Easier to Die

When I was twenty I dated a girl named Abigail whose father was a colonel in the Corps. She was adorable, but wouldn’t have sex with me. Our brief relationship ended with my deployment overseas, where chastity was viewed less as a virtue and more as a punchline.

After a few months came the inevitable you-have-hurt-me-more-than-you-could-ever-know-you-heartless-bastard-letter. Back when people still used mail. In an unusual display of wisdom, I elected not to respond.

I decided to stay deployed as long as possible. Months turned into years, by which time I was having too much fun with the unchaste women of the non-American world to remember Abigail or her father. I’m pretty sure they forgot about me.

Abigail lived in one of those pseudo-affluent brick-faced D.C. suburbs where every man is an amateur Civil War historian and every woman bakes pies. Her mom and dad were nice enough people.

Her uncle was an alcoholic who lived in a station wagon on the other side of town where everyone is an amateur chemist and no one gives a damn. He too was a Marine (once a Marine, always a Marine). He had served in Korea with Chesty Puller and won a Silver Star for capturing a company of Chinese by himself.

At the Battle of Chosin, the First Marine Division got themselves surrounded by a foe that outnumbered them ten-to-one, and had to fight their way out of some of the worst conditions man has ever faced in combat, not the least of which involved a fifty mile movement by foot through a series of mountain passes in the middle of a blizzard blown down from Siberia that lasted fourteen days.

Temperatures dipped as low as -35F, too cold for many weapons to function. Men fought with axes and bayonets, and over 7,000 Marines died from exposure to the cold alone. Fourteen Medals of Honor came from that single battle.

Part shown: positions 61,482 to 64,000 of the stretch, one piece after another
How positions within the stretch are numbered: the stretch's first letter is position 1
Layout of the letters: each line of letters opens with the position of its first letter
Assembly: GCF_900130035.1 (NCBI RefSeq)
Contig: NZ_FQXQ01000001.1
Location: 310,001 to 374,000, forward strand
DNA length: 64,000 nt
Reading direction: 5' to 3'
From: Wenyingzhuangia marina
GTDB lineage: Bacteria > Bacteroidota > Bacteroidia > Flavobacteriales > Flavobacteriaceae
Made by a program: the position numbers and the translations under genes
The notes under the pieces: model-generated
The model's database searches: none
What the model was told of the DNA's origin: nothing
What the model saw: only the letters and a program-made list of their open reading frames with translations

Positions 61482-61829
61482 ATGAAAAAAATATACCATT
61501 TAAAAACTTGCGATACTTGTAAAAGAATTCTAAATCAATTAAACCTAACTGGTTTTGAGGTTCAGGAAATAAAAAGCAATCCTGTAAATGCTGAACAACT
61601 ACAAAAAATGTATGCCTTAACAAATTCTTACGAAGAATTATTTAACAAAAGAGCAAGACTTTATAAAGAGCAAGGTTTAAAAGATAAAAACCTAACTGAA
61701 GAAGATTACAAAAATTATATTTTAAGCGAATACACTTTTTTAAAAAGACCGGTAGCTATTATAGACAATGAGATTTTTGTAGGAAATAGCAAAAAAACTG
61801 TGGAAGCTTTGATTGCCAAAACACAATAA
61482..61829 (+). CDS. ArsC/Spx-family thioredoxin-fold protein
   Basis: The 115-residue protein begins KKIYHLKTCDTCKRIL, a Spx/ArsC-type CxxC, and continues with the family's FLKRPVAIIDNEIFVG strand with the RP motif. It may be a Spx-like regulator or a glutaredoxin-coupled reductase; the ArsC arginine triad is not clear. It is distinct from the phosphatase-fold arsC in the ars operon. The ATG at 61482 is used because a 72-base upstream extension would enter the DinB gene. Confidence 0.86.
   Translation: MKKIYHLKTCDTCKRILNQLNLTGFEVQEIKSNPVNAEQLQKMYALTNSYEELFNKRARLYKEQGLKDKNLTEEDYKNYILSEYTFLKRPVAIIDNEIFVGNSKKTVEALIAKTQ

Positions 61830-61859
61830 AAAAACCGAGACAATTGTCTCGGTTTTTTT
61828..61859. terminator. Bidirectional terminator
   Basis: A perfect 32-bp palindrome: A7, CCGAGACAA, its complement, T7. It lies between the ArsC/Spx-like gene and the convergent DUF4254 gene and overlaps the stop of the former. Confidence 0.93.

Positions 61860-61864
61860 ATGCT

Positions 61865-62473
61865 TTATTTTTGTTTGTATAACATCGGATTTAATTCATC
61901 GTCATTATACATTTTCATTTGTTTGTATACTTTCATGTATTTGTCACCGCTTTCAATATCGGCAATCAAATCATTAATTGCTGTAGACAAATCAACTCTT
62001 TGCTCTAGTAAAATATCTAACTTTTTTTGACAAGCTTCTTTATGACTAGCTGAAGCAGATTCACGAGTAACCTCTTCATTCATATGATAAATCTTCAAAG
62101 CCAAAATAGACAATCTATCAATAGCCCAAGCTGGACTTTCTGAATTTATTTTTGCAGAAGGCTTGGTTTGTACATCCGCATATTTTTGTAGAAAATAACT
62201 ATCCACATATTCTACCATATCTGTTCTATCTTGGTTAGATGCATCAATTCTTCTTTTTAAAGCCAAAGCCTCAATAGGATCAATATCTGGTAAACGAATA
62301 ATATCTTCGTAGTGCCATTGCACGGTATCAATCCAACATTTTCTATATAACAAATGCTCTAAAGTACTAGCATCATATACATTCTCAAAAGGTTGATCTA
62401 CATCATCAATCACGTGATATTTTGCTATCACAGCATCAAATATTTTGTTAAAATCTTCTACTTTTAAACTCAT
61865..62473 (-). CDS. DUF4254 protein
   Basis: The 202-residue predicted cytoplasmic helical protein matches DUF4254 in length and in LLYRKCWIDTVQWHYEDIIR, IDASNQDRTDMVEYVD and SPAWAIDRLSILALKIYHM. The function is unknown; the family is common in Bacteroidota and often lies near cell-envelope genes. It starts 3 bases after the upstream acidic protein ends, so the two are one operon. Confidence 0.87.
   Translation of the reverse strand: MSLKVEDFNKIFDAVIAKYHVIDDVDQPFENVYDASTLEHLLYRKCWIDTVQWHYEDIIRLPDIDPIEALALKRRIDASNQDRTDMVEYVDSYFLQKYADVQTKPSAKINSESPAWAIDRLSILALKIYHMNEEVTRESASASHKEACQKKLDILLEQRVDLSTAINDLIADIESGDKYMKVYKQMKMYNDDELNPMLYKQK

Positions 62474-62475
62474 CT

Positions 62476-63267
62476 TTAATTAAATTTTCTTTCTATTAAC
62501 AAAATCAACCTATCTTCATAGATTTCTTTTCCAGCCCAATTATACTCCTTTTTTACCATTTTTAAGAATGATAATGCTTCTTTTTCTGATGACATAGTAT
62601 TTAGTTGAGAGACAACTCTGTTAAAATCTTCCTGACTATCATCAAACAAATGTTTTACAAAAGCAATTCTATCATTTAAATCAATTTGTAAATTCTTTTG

Abigail’s uncle Hank was on watch one night while his platoon was sleeping. He was manning a machine gun position behind a snowbank while everyone else was hunkered down in their tents, all mostly buried in the snow. When the end of his watch came, he went to wake up the guy who was supposed to be his relief, but he refused to get out of his sleeping bag.

It was just too damn cold.

He tried to wake someone else, but no one would get up. Hank went back to his post. About a minute later, he smelled the Chinese coming. The Chinese used a lot of garlic in their cooking, so if you were paying attention you could smell a patrol before you could see them.

He tried to wake another Marine, but no one would come out of his tent.

“It’s not that they didn’t understand we were about to be slaughtered,” he said. “It was just a lot easier to die than to face that fucking cold.”

Hank ran back to his machine gun, hunkered down, and waited until almost all of the patrol was in view. Then he fired every round of ammunition he had from his machine gun, decimating that Chinese outfit. There was no place for them to run.

The ones left standing when the last round on that ammo belt snapped off went down to their knees. They threw away their weapons. The Marine grabbed his carbine and rounded them up. One man versus a company.

Hank died right before I went overseas.

He froze to death that winter in the back of his station wagon in his nation’s capitol. His car was found parked a few blocks from the Marine Memorial. Hank’s body was in the back in a sleeping bag frozen around a bottle of vodka.

I’m not sure I buy the traditional PTSD/homeless vet line anymore. In some scenarios, sure. But in many it’s just fucking hard for a real warrior to return to the inconsequence of regular American life. It’s not that he couldn’t get over Korea – it’s that he couldn’t get over a country full of people who couldn’t rouse themselves from bed to save their own lives.

When every day is spent working in an office cubicle for eight hours, commuting home through traffic to a nagging wife and ADHD kids, freezing to death in the back of a station wagon doesn’t seem so bad.